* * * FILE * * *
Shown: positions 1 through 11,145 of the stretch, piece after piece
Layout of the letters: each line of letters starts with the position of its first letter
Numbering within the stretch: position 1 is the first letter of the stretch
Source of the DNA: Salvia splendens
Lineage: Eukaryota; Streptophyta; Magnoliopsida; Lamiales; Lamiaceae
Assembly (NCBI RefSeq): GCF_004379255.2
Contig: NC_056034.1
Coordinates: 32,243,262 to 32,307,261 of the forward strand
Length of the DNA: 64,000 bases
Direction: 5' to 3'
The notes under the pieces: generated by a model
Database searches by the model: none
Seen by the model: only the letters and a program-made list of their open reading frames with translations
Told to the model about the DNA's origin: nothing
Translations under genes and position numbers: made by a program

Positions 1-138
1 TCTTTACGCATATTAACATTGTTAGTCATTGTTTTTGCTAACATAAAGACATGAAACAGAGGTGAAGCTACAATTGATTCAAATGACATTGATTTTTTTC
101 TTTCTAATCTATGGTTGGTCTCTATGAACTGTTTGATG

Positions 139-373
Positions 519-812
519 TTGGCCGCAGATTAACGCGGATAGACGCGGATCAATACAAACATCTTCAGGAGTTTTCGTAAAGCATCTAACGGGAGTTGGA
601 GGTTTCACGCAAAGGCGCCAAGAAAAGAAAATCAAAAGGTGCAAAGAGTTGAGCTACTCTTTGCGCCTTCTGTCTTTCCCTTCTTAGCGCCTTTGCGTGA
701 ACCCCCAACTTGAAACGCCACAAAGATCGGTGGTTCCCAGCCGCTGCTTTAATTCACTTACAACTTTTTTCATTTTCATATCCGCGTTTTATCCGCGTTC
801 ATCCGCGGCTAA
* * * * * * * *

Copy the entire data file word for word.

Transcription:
Shown: positions 1 through 11,145 of the stretch, piece after piece
Layout of the letters: each line of letters starts with the position of its first letter
Numbering within the stretch: position 1 is the first letter of the stretch
Source of the DNA: Salvia splendens
Lineage: Eukaryota; Streptophyta; Magnoliopsida; Lamiales; Lamiaceae
Assembly (NCBI RefSeq): GCF_004379255.2
Contig: NC_056034.1
Coordinates: 32,243,262 to 32,307,261 of the forward strand
Length of the DNA: 64,000 bases
Direction: 5' to 3'
The notes under the pieces: generated by a model
Database searches by the model: none
Seen by the model: only the letters and a program-made list of their open reading frames with translations
Told to the model about the DNA's origin: nothing
Translations under genes and position numbers: made by a program

Positions 1-138
1 TCTTTACGCATATTAACATTGTTAGTCATTGTTTTTGCTAACATAAAGACATGAAACAGAGGTGAAGCTACAATTGATTCAAATGACATTGATTTTTTTC
101 TTTCTAATCTATGGTTGGTCTCTATGAACTGTTTGATG

Positions 139-373
Positions 519-812
519 TTGGCCGCAGATTAACGCGGATAGACGCGGATCAATACAAACATCTTCAGGAGTTTTCGTAAAGCATCTAACGGGAGTTGGA
601 GGTTTCACGCAAAGGCGCCAAGAAAAGAAAATCAAAAGGTGCAAAGAGTTGAGCTACTCTTTGCGCCTTCTGTCTTTCCCTTCTTAGCGCCTTTGCGTGA
701 ACCCCCAACTTGAAACGCCACAAAGATCGGTGGTTCCCAGCCGCTGCTTTAATTCACTTACAACTTTTTTCATTTTCATATCCGCGTTTTATCCGCGTTC
801 ATCCGCGGCTAA